Joanne Major, Principal of Major Family Law, the North East’s best divorce and family law specialists, comments in this month’s North East Times
Recent reports and statistics show that the divorce rate is steadily decreasing, except within one significant sector: the over 60s age group. Divorce statistics produced by the Office for National Statistics show the number of people aged 60 years and over divorcing has risen significantly since the 1990’s, by as much as 73%. The Baby Boomers are now Silver Separators!
A number of theories for this increase have been offered, with so-called empty nest syndrome being cited as one of the most significant reasons couples who have been together for many years decide to part company. With the children having grown up and moved out and with time on their hands together following retirement, mature couples are finding that not only do they have less in common than they thought, but that they are not prepared to simply tolerate each other once their family has moved on. With many people remaining active for longer, some are seeking to make the most of a time in their life without familial ties and with a level of financial certainty.
Despite the average length of marriage of divorcing over 60s being over 27 years, it seems that is no longer a bar to starting over. It has been suggested that the lessening stigma of divorce contributes to this rising trend, as does the increased financial independence of women.
Ros Altmann, Director General of the over-50s group Saga, believes ‘for many it’s the start of the next phase of their lives, not the end of their life as people in the past were often led to expect’.
It’s a fact that we’re living longer and the overall number of people over 60 is increasing. Increased life expectancy would tend to show that marriages are now more likely to end in divorce and less likely to end by the death of a spouse than a quarter of a century ago.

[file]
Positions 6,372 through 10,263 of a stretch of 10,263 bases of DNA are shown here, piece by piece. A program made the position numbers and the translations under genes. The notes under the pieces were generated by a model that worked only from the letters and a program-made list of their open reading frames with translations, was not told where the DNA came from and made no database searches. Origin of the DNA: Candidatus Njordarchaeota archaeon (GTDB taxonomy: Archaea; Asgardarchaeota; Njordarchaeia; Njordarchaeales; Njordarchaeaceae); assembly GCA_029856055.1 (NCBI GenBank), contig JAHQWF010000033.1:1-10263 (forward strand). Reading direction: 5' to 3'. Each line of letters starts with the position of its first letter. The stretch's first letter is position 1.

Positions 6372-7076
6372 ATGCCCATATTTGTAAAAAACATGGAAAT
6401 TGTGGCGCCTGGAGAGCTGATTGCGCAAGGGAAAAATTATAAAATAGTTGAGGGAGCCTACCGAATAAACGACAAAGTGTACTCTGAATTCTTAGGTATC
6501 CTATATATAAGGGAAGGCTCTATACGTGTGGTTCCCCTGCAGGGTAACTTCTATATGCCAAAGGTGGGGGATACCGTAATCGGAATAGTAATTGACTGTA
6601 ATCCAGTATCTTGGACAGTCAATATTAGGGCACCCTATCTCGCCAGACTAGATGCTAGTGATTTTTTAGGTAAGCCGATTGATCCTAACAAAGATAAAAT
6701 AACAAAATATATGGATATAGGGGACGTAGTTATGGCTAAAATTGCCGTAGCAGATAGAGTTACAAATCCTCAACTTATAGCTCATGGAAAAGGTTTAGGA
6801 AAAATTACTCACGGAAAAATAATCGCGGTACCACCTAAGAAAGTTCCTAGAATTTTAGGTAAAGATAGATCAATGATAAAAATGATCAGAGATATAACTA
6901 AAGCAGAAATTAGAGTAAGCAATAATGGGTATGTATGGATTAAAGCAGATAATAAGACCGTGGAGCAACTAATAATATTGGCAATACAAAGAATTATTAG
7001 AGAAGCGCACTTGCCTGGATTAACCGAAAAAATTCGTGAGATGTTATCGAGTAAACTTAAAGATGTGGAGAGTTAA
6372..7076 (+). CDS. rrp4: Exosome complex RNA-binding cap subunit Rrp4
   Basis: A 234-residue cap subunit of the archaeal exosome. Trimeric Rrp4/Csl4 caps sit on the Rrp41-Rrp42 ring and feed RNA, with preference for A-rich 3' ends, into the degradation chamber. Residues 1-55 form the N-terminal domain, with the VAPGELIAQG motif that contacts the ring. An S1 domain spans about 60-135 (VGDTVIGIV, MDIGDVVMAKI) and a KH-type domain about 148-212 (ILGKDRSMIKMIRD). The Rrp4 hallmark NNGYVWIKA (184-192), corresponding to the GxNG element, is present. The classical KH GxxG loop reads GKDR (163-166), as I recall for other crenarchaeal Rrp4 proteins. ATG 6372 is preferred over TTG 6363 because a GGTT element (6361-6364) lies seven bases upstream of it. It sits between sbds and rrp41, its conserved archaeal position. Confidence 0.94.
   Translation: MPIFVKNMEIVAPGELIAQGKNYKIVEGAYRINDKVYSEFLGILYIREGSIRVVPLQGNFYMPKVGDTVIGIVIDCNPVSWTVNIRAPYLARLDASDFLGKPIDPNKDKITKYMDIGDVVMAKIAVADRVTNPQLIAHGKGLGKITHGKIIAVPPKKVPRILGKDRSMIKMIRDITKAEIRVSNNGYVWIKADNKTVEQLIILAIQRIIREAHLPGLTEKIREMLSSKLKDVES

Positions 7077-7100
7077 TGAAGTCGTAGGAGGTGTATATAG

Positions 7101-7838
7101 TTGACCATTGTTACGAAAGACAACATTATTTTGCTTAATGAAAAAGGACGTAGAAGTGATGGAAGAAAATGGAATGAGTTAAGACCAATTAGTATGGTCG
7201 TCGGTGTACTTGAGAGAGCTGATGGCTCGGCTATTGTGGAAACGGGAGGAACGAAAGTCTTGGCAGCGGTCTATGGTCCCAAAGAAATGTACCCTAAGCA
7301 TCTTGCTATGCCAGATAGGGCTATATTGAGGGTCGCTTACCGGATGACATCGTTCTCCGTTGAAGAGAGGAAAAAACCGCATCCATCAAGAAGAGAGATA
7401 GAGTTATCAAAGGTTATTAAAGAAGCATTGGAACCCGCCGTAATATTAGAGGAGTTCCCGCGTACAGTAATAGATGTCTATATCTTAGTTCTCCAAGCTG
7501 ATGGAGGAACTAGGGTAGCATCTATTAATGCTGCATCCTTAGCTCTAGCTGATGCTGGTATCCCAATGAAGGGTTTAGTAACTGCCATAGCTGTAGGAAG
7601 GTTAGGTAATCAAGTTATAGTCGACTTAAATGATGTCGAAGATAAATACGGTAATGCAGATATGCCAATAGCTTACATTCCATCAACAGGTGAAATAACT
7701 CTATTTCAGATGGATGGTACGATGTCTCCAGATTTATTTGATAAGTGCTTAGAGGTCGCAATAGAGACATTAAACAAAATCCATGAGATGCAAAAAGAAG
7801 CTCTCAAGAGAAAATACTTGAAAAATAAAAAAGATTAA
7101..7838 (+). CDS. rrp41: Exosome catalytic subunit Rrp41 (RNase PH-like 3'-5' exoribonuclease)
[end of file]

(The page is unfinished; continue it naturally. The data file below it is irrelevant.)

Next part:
Whilst this trend may sit uncomfortably with many of us, it is nevertheless a reality which needs sensitive and expert handling: for some, it can leave at least one of the parties to the marriage feeling vulnerable and lonely and seemingly ill-equipped for single life at a mature stage in life, plus dividing possessions and starting again can be deeply traumatic after so many years as part of a couple.
As with everything, a situation which is not going to go away is best faced with an armoury of information and options. Knowing how to source support on a legal and financial level, and more importantly, on an emotional level is key to moving on. Advice on pension entitlement and the effect divorce will have is of course of primary importance for people of this age group.
Equally, this doesn’t mean the end of the road for everyone who finds themselves divorcing later in life. This means, for those who go on to new relationships and perhaps marriages, planning for provision for both new and existing families, which in turn requires advice about having a prenuptial agreement. This is not as materialistic as it may seem when adult children and grandchildren are involved in the extended family. Divorce changes wills and inheritance issues can be a serious consideration.
We recognise that at Major Family Law and have a number of services specifically designed to support you and ensure that you are able to start a new chapter this New Year with confidence.
Joanne Major is the Principal of Major Family Law, the Divorce and Family Law Specialists, 12 West Road, Ponteland, Newcastle upon Tyne NE20 9SU
www.majorfamilylaw.co.uk Tel: 01661 82 45 82 Twitter: @majorfamilylaw
Image by Don DeBold via Flickr (Creative Commons)